Pat Buchanan

When President Bush, before the Knesset, used the word "appeasement" to label those who would negotiate with Iran's Mahmoud Ahmadinejad, he invoked the most powerful analogy in any debate over war and peace.

No man wishes to be regarded as an "appeaser."

But, as this writer has discovered since my book "Churchill, Hitler and The Unnecessary War: How Britain Lost Its Empire and the West Lost the World" was launched Memorial Day, there is a deep well of ignorance about what happened that September, 70 years ago.

Why did Neville Chamberlain go to Munich? How did Munich lead to World War II?

The seeds of the crisis were planted at the Paris peace conference of 1919. There, the victorious Allies carved the new nation of Czechoslovakia out of the Austro-Hungarian Empire.

But instead of following their principle of self-determination, the Allies placed under the rule of 7 million Czechs 3 million Germans, 3 million Slovaks, 800,000 Hungarians, 150,000 Poles and 500,000 Ruthenians. These foolish decisions spat upon Woodrow Wilson's 14 Points, under the terms of which the Germans, Austrians and Hungarians had laid down their arms.

By 1938, Germany had arisen, re-armed and brought Austria into the Reich, and was demanding the right of self-determination now be granted to the 3 million Germans in Czechoslovakia, who were clamoring to be free of Prague to rejoin their kinsmen.

Britain had no alliance with, and no obligation to fight for, the Czechs. But France did. And Britain feared that if Adolf Hitler used force to bring the Sudeten Germans back to German rule, France might fight. And if France declared war, Britain would be drawn in, and a second bloodbath would ensue as it had in 1914.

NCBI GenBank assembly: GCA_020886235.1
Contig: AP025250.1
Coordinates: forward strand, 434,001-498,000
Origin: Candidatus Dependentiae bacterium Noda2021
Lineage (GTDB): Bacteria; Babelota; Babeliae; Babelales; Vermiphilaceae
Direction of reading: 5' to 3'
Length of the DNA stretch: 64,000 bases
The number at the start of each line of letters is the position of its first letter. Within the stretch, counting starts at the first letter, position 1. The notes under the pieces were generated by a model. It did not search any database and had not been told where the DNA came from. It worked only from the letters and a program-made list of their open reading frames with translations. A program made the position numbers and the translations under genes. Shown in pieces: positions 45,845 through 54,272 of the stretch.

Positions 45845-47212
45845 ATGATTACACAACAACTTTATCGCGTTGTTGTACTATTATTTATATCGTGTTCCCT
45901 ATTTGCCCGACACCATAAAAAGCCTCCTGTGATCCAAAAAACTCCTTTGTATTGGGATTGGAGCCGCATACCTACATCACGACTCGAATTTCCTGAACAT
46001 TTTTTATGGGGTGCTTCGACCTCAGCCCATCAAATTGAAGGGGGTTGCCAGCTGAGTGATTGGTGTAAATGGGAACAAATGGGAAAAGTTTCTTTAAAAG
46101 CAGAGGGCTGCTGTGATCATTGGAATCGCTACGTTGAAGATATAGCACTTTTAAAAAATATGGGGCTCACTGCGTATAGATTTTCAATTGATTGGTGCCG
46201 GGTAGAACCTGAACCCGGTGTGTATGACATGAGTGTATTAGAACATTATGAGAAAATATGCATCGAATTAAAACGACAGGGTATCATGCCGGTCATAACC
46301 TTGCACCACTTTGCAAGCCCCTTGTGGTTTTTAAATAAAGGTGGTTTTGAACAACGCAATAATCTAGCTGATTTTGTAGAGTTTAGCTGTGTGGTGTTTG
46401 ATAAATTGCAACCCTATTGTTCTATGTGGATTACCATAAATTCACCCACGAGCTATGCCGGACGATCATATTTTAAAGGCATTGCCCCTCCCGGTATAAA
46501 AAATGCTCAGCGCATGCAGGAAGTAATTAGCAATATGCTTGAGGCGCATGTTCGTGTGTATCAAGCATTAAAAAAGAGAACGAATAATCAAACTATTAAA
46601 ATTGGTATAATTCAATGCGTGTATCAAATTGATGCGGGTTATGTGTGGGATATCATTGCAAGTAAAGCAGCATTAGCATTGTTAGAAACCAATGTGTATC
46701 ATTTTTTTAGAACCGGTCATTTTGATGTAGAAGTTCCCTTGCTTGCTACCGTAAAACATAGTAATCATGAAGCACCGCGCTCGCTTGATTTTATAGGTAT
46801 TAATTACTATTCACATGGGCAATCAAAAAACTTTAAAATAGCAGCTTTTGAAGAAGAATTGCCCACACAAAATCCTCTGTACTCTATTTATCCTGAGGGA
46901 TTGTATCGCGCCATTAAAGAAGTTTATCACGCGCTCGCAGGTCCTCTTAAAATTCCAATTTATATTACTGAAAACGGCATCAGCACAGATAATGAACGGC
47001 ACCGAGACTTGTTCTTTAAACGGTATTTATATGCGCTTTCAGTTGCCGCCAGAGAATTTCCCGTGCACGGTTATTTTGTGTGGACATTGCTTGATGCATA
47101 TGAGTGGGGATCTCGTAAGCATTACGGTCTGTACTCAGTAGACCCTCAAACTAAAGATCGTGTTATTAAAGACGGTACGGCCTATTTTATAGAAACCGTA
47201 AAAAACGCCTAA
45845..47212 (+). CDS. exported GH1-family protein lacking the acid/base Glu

Chamberlain went to Munich because he did not believe that keeping 3 million Germans inside a nation to which they had been consigned against their will was worth a world war.

Moreover, Britain was unprepared for war. She had no draft, no Spitfires, no divisions ready to be sent to France. Why should the British Empire commit suicide by declaring war on Germany, to support a Paris peace agreement that he, Chamberlain, believed had been unjustly and dishonorably imposed on a defeated Germany?

Chamberlain believed not -- and, after three trips to Germany that September, he effected the transfer of the Sudeten Germans to Berlin's rule, where they wished to be. He came home in triumph to be hailed as the greatest peacemaker of all time.

Why, then, are "Munich" and "appeasement" terms of obloquy?

The answer lies in what happened next.

Pat Buchanan

Pat Buchanan is a founding editor of The American Conservative magazine, and the author of many books including State of Emergency: The Third World Invasion and Conquest of America .
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